Experiences with my iPod

Have you been considering the purchase of an MP3 player? If I were you, I would not get an iPod unless you are willing to sacrifice functionality for trend following. The iPod has some limitations, despite the extreme popularity of them.

They do look cool. The click wheel is nice. I received the 8GB iPod Nano as a gift as it is extremely small in light of its capabilities. The video screen looks great. Aside from this, there are some problems.

You can only put songs on the iPod from one computer. If you are at someone’s house and wanted to put one of their songs on your iPod to complete a playlist or even a song from another one of your own computers, you must erase the contents of the iPod.

You can not dump music from your iPod onto another computer.

The necessary file conversion software and media player, iTunes, is not as great as people claim. People used to tell me to download it even before I had an iPod. I never did, and I am glad. The media player is extremely weak when compared to other players like MediaMonkey, Winamp, or even Windows Media Player. Music can also be purchased through iTunes, which seems to be Apple’s main concern with the design of the iPod and necessity of iTunes.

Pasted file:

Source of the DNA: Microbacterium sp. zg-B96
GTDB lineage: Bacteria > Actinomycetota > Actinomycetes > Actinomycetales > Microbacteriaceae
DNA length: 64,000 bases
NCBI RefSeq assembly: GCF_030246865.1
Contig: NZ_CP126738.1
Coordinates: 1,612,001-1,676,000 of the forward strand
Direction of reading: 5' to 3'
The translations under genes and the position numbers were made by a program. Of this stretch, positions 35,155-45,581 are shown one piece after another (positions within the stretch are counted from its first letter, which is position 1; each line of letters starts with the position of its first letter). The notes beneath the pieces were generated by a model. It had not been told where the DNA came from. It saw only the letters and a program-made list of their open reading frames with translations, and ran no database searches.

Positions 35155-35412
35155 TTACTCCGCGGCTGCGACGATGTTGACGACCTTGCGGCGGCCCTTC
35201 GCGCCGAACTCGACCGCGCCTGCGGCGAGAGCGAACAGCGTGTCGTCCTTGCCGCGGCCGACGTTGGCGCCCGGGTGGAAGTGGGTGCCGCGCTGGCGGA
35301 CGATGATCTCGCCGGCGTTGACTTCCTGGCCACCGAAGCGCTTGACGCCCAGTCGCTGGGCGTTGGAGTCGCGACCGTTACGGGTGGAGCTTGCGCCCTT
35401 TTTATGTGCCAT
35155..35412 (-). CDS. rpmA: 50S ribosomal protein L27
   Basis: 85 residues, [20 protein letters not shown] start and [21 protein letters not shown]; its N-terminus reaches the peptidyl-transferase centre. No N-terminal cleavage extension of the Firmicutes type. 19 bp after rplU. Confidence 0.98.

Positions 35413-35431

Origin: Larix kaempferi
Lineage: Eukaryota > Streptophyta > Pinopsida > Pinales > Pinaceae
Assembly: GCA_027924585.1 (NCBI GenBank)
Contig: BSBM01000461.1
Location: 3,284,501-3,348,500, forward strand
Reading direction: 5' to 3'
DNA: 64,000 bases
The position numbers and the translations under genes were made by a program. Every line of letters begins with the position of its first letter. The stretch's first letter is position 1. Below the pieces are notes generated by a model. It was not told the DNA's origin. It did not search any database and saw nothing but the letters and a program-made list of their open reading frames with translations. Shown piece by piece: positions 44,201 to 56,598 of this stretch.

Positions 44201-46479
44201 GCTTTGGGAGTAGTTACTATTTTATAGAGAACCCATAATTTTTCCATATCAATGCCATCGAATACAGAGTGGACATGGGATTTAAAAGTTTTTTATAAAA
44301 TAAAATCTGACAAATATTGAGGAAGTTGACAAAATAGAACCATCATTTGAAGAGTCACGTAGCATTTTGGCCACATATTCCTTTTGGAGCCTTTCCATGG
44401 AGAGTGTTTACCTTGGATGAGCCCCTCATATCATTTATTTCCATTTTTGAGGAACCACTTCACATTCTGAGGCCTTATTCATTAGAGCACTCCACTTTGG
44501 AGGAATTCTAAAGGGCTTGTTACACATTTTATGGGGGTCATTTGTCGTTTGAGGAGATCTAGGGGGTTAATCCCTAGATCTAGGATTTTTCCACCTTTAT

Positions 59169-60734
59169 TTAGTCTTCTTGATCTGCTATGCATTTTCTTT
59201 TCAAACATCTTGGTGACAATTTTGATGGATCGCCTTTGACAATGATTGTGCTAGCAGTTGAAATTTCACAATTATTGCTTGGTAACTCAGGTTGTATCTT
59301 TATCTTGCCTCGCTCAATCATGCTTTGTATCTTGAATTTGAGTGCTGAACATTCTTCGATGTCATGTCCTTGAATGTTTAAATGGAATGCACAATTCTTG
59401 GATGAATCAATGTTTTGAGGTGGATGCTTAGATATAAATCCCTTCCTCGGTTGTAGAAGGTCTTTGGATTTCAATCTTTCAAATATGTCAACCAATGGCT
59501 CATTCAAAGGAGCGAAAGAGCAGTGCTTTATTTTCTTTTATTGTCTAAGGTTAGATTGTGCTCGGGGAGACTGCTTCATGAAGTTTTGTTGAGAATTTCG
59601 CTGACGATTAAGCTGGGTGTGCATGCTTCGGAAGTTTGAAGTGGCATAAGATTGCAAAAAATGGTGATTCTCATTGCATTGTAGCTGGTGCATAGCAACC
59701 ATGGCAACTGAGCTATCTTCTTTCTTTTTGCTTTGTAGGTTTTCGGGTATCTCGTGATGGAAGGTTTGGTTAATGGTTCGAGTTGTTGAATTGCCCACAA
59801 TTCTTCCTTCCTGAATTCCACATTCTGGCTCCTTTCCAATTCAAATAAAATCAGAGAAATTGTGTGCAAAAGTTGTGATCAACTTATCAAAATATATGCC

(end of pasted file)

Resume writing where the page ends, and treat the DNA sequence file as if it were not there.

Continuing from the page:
If you want to charge your iPod through a home or car outlet, you will need to purchase extra cables.

One big claim by Apple and its supporters is its compatibility prowess. This seems somewhat paradoxical to me because I hear the same Apple users say they do not trust third-party accessories because they might “mess up” the iPod. Instead, they opt for Apple’s extremely expensive accessories (for example, a power adapter is $29).

And of course, iPods are more expensive than MP3 players.

Nevertheless, I got mine for free, and I am going to use it. I have purchased third-party accessories, however.

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